input data, 40, 48. See also files instructors’ guidance, xiii–xv interaction: among agents, 41, 99, 169–70; between agent and environment, 42, 58, 59, 113; direct vs. mediated, 169, 170; local vs. global, 11, 169, 175–76, 286; among model processes, 282–83, 287; parameter, 295–97; programming of long-­ term, 176–77; among system levels, 10 Interface tab in NetLogo: addition and modification of elements, 19, 51, 53; input, 129; monitor, 119; movement of variables to, 64; observer context of, 18, 129; output, 66, 119. See also Agent Monitors; Command Center; Model Settings dialog; plots; speed controller on NetLogo Interface; View internal organization of systems, 227–29 label, 81, 116–18 landscapes. See spaces and landscapes learning (model design concept), 41, 98, 252 length, 180 let, 50, 66, 130–31 link-­neighbors primitives, 139–40, 145, 177–78 links in NetLogo, 17, 139–40, 176–78; for representing collectives, 210 links-­own, 129 lists: arrays and tables as alternatives to, 202; definition and initialization of, 83, 179; in calculating statistics, 131, 199; for modeling memory, 83–84, 179–81; produced from an agentset by of, 131; sorting of, 187 log-­normal distribution, 200, 207 logistic functions, 215–16 logistic regression, 197 loop, 190 loops: in NetLogo, 190, 199–200, 300; vs. NetLogo’s style, 30, 135 management accounting and collusion models, 239–40 management applications of models, 3–4, 212–13, 302 market models, 247–48 Marriage model: ODD description of, 90–92; software testing exercise, 92 Mathematica, 158, 312–13 max and min, 71, 123, 131 max-­one-­of and min-­one-­of, 64–65, 89, 135, 136, 145–46 max-­n-­of and min-­n-­of, 145 max-­pxcor and max-­pycor 18, 49, 78 mean, 17, 119, 123, 131, 160 memory, models of, 83–84, 179–81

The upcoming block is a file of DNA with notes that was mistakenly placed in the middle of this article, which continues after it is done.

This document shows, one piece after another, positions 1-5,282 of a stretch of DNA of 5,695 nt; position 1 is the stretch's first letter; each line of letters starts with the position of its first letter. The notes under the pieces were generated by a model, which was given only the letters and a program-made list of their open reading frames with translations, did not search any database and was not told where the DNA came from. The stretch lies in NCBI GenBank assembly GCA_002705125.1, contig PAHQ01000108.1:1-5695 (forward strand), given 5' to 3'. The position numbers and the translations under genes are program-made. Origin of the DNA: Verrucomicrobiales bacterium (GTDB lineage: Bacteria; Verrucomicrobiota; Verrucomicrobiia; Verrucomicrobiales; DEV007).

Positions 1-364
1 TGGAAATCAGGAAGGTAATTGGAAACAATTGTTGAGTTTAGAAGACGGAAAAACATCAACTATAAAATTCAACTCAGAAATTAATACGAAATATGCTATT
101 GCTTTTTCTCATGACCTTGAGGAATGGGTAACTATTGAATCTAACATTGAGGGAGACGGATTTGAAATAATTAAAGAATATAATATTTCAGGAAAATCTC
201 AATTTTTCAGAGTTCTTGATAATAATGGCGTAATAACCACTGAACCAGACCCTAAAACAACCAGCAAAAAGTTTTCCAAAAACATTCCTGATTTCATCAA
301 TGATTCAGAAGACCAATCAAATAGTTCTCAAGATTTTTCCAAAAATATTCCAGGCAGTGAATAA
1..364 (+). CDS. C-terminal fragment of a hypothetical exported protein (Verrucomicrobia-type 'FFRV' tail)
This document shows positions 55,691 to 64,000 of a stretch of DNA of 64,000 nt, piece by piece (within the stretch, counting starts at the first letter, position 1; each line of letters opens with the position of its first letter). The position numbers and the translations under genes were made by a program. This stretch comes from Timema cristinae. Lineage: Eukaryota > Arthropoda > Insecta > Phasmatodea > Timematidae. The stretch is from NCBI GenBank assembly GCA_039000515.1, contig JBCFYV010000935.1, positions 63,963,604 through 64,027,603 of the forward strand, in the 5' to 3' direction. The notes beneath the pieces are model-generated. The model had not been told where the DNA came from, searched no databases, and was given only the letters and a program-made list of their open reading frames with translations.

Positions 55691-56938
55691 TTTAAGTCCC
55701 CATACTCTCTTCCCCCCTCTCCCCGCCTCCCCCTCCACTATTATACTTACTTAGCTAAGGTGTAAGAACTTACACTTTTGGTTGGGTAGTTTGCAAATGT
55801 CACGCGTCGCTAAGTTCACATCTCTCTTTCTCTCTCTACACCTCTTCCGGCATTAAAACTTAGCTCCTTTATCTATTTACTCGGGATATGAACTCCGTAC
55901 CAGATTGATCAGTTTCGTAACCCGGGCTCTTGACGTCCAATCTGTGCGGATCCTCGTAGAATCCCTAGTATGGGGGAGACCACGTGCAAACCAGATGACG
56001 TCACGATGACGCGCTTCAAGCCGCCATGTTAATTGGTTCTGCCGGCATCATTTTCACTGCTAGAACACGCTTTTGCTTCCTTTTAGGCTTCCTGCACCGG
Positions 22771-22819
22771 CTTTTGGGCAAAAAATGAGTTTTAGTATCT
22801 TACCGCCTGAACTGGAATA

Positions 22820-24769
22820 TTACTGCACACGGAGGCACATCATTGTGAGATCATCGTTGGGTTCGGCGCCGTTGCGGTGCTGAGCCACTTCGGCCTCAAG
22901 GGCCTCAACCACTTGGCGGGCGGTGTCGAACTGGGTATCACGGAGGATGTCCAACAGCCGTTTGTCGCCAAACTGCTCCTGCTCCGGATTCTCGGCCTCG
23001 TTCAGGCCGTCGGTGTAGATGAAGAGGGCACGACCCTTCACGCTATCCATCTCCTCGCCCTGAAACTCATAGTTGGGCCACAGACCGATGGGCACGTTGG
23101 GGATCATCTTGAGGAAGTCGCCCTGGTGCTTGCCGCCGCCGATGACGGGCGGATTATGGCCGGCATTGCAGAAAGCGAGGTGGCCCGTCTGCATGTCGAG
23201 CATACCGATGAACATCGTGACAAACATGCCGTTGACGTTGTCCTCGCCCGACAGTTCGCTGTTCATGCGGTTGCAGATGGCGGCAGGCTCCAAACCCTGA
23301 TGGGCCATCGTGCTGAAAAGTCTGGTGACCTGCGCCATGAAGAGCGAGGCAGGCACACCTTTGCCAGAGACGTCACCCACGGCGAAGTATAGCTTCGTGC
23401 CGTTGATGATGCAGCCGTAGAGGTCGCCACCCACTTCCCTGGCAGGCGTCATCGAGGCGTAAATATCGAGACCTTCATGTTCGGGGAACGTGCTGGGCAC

325

model: definition of, 4–7 model fit measures, 260–61 Model Settings dialog, 18, 49–50, 70, 78, 81 modeling cycle, 7–9, 75, 115, 245, 273–74, 310–11; TRACE format for documenting, 89, 231 modeling practices, 11, 58, 253, 264, 274, 288. See also programming practices Models Library of NetLogo: 16–17, 121, 188, 202, 310; limitations of, 61 modular code, 136 monitors. See Agent Monitors Mousetrap model, 188–92 move-­to, 17, 26, 54, 89, 314 multi-­agent systems, xii multi-­criteria assessment of models, 228 Mushroom Hunt model: as calibration exercise, 270; as example modeling problem, 5–7; as introductory programming example, 18–32; as modeling cycle example, 7–9; as searching behavior example, 150–51 myself, 112, 131–32, 137, 146–47, 171 n-­of, 21–22 nearest other agent, 112, 147 neighbors, 17, 64, 78 NetLogo: educators’ forum, xiv; extensions, 202, 312–13; influence on model and research design, 30; installation, 16; introduction to, 16–18; limitations of and alternatives to, 313–15; mini-­ reference, 30–32; ODD protocol correspondence with, 47–48; personality and style of, 30; tab names, 15; terminology, 17; ­Users Group, 33; versions, xv, 15; why to use, xii networks: in Models Library, 307; represented by links, 139–40, 210; represented by space in the Marriage model, 90–91 neural network models of behavior, 311–12 nonspatial models, 175, 213, 286 null submodels and theory, 246, 248, 249, 311 objectives (model design concept), 41, 99, 143; in the Business Investor model, 133, 148–53; in the Woodhoopoe model, 252 objectives of this book, xii observation (model design concept), 41, 99; of the Butterfly model, 62–66; of NetLogo models, 116–25; to facilitate pattern-­oriented modeling, 234, 252–53 observer and observer context in NetLogo, 17–18, 39, 128–29 ODD protocol for model description, 35–42; correspondence with NetLogo, 47–48; and design of models, 36, 98

326 Index